AUGUSTA — Solving modern problems such as global warming and social injustice will take more than just scientists or philosophers focusing on their independent specialties. It will take people from a combination of disciplines, working together to blend their knowledge and insight, to get a better view of a problem and find more creative ways to solve it.

That was the message Friday to faculty, students and families at the University of Maine at Augusta convocation. They were called upon to lead the charge in that effort, dubbed “interdisciplinarity,” an emerging area of study at UMA. The commitment to interdisciplinarity will be introduced across academic disciplines this year, and Sarah Hentges, an associate professor of American studies, said it will give students a deeper understanding of the world.

“If the disciplines, the subjects in school, are pieces of fruit in a bowl, then interdisciplinarity is a smoothie,” Hentges said. “In the smoothie, the individual fruits blend together to create a new source of nourishment.”

This year’s convocation celebrated the school’s 50th anniversary, and much of the assembly was given over to introducing interdisciplinarity as the theme for the upcoming academic year, but university officials also took time to recognize students and professors for their work.

Thomas Giordano, associate professor of accounting, received the distinguished educator award, which recognizes someone who understands his or her profession and strives to inspire students’ curiosity.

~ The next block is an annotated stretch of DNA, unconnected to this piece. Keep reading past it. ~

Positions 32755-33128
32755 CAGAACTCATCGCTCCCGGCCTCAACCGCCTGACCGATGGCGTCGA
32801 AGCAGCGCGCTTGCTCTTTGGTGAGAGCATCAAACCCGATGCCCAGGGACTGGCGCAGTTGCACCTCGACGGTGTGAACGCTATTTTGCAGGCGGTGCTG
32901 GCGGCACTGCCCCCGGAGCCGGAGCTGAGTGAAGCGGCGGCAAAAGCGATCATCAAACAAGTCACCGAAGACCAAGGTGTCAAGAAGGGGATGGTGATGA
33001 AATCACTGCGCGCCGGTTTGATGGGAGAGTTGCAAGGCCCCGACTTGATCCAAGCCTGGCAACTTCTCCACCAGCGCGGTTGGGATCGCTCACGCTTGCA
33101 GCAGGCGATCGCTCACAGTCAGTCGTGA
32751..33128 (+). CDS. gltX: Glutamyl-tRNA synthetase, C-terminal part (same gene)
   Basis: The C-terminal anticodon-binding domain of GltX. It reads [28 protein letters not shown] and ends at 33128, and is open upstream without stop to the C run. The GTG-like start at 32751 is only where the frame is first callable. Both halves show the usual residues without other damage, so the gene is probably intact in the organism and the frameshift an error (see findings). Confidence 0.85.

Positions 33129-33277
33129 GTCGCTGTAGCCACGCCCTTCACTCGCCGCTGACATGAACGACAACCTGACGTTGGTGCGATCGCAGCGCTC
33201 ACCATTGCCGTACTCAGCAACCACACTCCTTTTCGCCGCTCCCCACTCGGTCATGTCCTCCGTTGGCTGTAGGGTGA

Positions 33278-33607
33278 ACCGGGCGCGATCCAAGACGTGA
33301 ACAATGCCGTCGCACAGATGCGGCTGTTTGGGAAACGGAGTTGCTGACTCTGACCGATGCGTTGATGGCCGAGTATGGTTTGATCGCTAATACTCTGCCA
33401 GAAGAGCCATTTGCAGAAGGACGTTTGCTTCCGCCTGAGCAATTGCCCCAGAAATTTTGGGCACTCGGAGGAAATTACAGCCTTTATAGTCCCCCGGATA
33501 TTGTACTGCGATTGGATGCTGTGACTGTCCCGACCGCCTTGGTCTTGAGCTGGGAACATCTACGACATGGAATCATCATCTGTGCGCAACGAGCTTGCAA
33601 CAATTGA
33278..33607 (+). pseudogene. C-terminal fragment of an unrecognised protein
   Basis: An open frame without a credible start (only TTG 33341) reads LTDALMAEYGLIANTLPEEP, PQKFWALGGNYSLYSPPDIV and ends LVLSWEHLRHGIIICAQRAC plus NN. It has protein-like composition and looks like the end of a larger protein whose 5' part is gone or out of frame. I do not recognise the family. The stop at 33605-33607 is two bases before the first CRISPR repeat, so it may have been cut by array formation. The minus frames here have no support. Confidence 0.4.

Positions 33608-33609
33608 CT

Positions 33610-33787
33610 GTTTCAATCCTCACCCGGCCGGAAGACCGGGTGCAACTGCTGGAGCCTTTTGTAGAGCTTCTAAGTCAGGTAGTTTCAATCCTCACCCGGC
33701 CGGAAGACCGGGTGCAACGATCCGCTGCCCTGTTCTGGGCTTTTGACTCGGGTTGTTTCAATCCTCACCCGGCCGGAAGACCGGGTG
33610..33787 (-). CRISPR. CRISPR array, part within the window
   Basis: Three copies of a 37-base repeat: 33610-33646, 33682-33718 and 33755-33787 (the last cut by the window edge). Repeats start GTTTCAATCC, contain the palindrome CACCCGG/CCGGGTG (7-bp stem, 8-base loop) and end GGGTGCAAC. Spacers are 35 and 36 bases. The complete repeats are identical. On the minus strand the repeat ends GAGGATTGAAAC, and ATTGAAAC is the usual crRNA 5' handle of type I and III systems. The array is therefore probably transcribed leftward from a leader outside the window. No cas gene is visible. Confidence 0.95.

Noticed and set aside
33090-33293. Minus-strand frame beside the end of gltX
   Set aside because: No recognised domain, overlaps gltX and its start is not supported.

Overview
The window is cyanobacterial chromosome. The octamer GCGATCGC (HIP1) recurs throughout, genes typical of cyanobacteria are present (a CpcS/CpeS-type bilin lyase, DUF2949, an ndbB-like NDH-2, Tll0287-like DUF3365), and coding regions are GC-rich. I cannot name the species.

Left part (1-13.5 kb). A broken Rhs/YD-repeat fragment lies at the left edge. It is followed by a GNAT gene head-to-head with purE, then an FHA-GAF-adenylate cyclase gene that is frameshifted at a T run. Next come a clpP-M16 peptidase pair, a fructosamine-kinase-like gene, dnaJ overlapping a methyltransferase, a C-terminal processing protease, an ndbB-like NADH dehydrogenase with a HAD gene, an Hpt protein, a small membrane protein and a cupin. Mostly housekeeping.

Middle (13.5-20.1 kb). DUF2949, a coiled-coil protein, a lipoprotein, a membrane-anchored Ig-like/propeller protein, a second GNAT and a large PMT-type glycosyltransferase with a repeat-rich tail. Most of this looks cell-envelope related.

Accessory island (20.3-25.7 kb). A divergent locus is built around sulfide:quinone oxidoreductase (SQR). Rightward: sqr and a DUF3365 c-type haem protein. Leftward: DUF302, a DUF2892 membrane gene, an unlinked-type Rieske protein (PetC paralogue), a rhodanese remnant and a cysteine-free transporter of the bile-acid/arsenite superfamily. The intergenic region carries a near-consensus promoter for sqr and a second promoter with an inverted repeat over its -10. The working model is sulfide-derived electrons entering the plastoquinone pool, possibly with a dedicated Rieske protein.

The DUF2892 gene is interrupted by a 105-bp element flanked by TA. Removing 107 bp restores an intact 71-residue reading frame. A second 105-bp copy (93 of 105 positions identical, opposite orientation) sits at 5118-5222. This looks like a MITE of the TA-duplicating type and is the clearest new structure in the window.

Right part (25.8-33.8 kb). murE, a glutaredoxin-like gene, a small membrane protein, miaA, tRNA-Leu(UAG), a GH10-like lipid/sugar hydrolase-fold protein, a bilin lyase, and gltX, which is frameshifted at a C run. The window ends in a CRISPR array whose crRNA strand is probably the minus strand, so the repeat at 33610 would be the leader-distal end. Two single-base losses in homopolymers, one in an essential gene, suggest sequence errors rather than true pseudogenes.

Richard Nelson, professor of music, was given the distinguished scholar award for the acclaim his music has elicited.

Interdisciplinarity will be key to addressing global issues, including climate change, said Kati Corlew, assistant professor of psychology. Meteorologists are needed to predict short-term weather conditions and climatologists to create models designed to predict long-term trends. Hydrologists, biologists, botanist and ecologists must all work together to see the full effect of climate change and to search for solutions, but it also will take the social sciences and economists, and political scientists, not to mention lawyers.

“We, each of us, with our own different expertise and different interests, even with our different vocabularies and priorities, we are all parts of a whole,” Corlew said.

Craig Crosby can be contacted at 621-5642 or at:

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